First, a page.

Roaring Fork schools announce staggered return to in-class instruction for K-8 students later this month | AspenTimes.com
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Roaring Fork schools announce staggered return to in-class instruction for K-8 students later this month

Peter Baumann
Glenwood Springs Post-Independent

Students in kindergarten through eighth grade are slated to return to in-class instruction later this month, a news release from Roaring Fork School District announced Friday.

“Risk levels have improved in Garfield and Eagle counties to Safer Level 1 according to the state’s Covid-19 Dial Dashboard measure of the two week cumulative incidence rate,” the release states. “If this trend continues, the state dial is on track to reach Safer Level 1 next week.”

Kindergarten through third grade are slated to return Oct. 19 while grades four through eight are scheduled for an Oct. 26 return.

The announcement comes as the covid dial dropped to level 1, which triggered plans for a return to in-class instruction. But in addition to the covid dial’s level, the decision comes after district administration have learned “two important lessons,” the release states.

“First, the risks are much lower than previously feared if precautions are rigorously applied,” the release states. “Second, that the covid dial only provides a partial assessment of the actual risk level. Given this, we will take a more comprehensive approach in making decisions about returning to in-person learning.”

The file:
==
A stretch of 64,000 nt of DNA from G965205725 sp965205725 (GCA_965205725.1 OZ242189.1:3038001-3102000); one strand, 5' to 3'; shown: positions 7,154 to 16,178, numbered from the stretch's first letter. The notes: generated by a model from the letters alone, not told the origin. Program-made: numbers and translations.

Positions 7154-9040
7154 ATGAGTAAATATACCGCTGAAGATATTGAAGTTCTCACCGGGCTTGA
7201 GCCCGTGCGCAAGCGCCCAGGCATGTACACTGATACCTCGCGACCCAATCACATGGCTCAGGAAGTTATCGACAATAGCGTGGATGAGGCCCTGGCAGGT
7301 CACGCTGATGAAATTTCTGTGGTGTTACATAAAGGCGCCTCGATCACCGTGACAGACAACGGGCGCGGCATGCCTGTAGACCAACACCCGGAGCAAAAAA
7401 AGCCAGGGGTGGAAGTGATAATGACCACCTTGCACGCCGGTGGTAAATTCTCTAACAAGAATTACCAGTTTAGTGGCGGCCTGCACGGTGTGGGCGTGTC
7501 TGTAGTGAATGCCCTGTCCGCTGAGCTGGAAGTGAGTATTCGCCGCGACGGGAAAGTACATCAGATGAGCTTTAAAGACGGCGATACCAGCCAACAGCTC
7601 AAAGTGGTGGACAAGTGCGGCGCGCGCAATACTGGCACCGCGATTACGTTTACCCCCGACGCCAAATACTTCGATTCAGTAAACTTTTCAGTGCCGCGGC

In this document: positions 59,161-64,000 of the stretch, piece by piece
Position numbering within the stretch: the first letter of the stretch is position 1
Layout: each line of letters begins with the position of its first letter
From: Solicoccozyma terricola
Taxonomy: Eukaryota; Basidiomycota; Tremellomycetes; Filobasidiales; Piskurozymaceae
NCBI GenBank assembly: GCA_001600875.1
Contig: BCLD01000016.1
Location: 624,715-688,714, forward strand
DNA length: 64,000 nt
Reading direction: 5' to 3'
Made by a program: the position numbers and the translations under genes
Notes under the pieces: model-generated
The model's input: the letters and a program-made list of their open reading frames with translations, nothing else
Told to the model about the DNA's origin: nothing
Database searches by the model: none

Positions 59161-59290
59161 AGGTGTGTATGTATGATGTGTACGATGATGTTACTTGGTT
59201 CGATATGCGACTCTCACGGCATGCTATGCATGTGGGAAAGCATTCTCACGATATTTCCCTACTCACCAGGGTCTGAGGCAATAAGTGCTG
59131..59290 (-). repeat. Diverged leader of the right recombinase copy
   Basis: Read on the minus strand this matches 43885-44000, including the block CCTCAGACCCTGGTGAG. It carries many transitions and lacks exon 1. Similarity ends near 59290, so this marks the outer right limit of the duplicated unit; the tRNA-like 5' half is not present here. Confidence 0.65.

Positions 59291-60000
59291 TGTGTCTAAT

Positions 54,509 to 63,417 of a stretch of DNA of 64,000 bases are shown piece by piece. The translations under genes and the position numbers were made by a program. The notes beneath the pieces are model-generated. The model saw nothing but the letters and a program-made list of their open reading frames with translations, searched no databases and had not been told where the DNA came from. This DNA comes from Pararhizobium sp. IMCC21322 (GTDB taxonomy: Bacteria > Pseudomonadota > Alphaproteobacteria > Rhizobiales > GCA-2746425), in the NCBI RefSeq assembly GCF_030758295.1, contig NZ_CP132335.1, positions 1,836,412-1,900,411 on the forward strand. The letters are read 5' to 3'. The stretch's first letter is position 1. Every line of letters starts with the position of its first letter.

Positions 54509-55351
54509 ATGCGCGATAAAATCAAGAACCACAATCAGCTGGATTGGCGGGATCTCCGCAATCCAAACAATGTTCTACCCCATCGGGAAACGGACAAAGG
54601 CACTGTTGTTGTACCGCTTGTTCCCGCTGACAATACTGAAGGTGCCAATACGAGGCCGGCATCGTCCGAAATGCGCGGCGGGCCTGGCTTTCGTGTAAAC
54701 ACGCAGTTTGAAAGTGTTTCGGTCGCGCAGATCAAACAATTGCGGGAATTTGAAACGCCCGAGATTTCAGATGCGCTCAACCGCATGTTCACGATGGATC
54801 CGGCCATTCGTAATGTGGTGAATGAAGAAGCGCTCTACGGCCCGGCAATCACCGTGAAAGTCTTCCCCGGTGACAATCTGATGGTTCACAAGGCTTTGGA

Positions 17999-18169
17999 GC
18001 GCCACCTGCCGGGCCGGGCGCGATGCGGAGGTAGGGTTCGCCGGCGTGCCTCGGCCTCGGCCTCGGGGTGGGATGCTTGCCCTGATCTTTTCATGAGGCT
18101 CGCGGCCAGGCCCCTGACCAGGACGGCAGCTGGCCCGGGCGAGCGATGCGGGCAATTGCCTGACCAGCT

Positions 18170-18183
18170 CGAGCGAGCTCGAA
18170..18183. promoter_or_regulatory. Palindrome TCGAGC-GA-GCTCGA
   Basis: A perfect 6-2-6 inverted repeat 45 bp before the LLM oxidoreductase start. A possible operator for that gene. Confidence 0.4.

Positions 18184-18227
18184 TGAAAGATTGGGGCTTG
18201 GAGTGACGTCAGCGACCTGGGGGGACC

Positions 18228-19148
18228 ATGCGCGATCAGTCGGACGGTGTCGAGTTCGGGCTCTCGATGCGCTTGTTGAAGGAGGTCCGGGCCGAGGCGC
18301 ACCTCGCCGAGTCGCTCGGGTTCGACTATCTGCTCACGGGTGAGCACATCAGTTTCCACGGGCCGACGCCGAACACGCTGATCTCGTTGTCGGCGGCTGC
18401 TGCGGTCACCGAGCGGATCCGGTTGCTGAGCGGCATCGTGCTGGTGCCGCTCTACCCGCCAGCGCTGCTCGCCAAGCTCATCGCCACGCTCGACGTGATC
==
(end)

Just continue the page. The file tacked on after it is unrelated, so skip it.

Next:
With that in mind, Roaring Fork Schools stated they would work to keep students in the classroom as much as is safely possible and use metrics and guidance in addition to the covid dial.

“The dial has a couple of really important data points that we’re looking at but it doesn’t necessarily paint the whole picture,” said Kelsy Been, Roaring Fork Schools public information officer. “We also know we want to continue to have conversations and figure out how we will make decisions going forward.”

Public health guidance, observing what is working in other districts and continuously keeping up on new data and information will be key to returning students to the classroom and keeping teachers/staff safe.

“We know that school’s going to look really different and we will have some transition,” Been said. “We’ve been working really closely with public health to understand those thresholds of when we might need to transition.”

How to return high school students to the classroom is still a work in progress, which the district acknowledged in the release will likely disappoint some parents. Been said she appreciated the patience and understanding provided by parents so far while the district works toward a return for as many students as possible.

“I think we wall want the same things — what’s best for students and for everyone to be safe — and I just appreciate the continued patience and support and knowing that we’re all in this together,” she said. “We’re all wanting things to be better for our kids and for our teachers.”

Ahead of the return, students will be provided two days’ worth of course work while teachers use that time to prepare for their students to come back to class. Students will also retain the option of remote instruction.

Prior to returning, students will also learn about safety measures being implemented in schools such as:

— Requiring masks for all children older than 3 in school, on buses and throughout the day;

— Physical distancing and cohorting students into separate groups;

— Enhanced cleaning measures;

— Asking guardians to check students for symptoms at home every day before they go to school;

— Symptom and temperature checks at schools every day.

No visitors will be allowed in school upon students’ return and drop-off and pick-up protocols will also be implemented, the release states. Schools will provide free breakfast and lunch for students through Dec. 31.


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